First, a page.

In a democracy under normal conditions, those who were harmed by abandoning public provision would outvote those who gained from it. So the Chicago programme couldn’t be imposed in these circumstances. As the Chicago School’s guru, Milton Friedman, explained, “only a crisis – actual or perceived – produces real change.”(15) After a crisis has struck, he added later, “a new administration has some six to nine months in which to achieve major changes; if it does not act decisively during that period, it will not have another such opportunity.”(16)
The first such opportunity was provided by General Pinochet’s coup in Chile. The coup was plotted by two factions: the generals and a group of economists trained at the University of Chicago and funded by the CIA. Their ideas had already been comprehensively rejected by the electorate, but now the electorate was irrelevant: Pinochet used the crisis he had created to imprison, torture or kill anyone who dissented. The Chicago School policies – privatisation, deregulation, massive tax and spending cuts – were catastrophic. Inflation rose to 375% in 1974; the highest rate on earth. Even so, Friedman insisted that the programme was not going far or fast enough. On a visit to Chile in 1975 he persuaded Pinochet to hit much harder. The result was a massive increase in unemployment and the near-eradication of the middle class. But the very rich became much richer, and the corporations, scarcely taxed, deregulated, fattened on privatised assets, became much more powerful.
By 1982, Friedman’s prescriptions had caused a spectacular economic crash. Unemployment hit 30%; debt exploded. Pinochet sacked the Chicago economists and started re-nationalising stricken companies, whereupon the economy began to recover. Chile’s so-called economic miracle began only after Friedman’s doctrines were abandoned. The Chicago School’s catastrophic programme pushed almost half the popultaion below the poverty line and left Chile with one of the world’s highest rates of inequality(17).
But all this was spun by the corporate media as a great success. With the help of successive US governments, similar programmes were imposed on dozens of countries in which crises ensured that the population was unable to resist. Other Latin American dictators copied Pinochet’s economic policies, with the help of mass disappearances, torture and killings. The poor world’s debt crisis was used by the IMF and the World Bank to impose Chicago School programmes on countries that had no option but to accept their help. The US hit Iraq with economic shock and awe – privatisation, a flat tax, massive deregulation – even as the bombs were still falling. After Hurricane Katrina wrecked New Orleans, Friedman described it as “an opportunity to radically reform the educational system”(18). His disciples immediately moved in, sweeping away public schools while the residents were picking up the pieces of their lives, replacing them with private charter schools.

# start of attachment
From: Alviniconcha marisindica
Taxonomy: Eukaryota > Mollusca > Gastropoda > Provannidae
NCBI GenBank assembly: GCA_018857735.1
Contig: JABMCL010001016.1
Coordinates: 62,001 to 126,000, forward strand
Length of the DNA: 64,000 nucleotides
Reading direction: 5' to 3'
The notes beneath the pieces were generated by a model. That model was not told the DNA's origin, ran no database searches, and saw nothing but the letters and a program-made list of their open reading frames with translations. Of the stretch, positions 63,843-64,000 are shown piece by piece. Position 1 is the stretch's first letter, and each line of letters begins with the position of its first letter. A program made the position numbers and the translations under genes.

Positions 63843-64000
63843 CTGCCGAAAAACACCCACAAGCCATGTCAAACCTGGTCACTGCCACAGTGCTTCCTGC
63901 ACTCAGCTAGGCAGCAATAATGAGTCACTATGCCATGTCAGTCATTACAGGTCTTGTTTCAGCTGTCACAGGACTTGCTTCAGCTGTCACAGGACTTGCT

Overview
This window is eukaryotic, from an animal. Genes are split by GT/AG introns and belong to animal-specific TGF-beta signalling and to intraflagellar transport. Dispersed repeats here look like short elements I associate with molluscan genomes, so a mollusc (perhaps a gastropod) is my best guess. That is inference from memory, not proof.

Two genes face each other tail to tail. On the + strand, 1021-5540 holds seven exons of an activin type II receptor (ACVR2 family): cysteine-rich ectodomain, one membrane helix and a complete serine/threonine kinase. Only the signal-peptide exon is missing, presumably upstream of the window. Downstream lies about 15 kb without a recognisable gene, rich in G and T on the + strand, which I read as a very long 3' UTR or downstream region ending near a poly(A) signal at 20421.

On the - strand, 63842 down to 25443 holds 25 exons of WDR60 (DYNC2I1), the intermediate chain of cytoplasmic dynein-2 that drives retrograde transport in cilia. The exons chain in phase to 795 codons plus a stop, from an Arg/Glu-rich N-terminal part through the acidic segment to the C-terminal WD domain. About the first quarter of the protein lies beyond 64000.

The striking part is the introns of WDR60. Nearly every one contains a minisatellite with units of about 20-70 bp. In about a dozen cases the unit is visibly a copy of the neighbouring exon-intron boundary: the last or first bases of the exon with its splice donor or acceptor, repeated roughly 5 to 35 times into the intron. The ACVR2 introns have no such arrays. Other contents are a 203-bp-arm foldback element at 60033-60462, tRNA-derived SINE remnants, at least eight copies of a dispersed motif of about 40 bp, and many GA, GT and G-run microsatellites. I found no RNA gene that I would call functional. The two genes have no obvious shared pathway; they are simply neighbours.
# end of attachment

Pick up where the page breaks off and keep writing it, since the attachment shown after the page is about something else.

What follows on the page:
Our crisis is less extreme, so, in the United Kingdom, the shock doctrine cannot be so widely applied. But, as David Blanchflower warned yesterday, there’s a strong possibility that the cuts programme will precipitate a bigger crisis: “it’s a terrible, terrible mistake. The sensible thing to do is to spread [the cuts] over a long time”(19). That’s another feature of disaster capitalism: it exacerbates the crises on which it thrives, creating its own opportunities.
So we shouldn’t wonder that 35 corporate executives wrote to the Telegraph yesterday, arguing, just as Milton Friedman used to do, for a short, sharp shock, before the window of opportunity closes(20). The policy might hit their profits for a while, but when we stagger out of our shelters to assess the damage, we’ll discover that we have emerged into a different world, run for their benefit, not ours.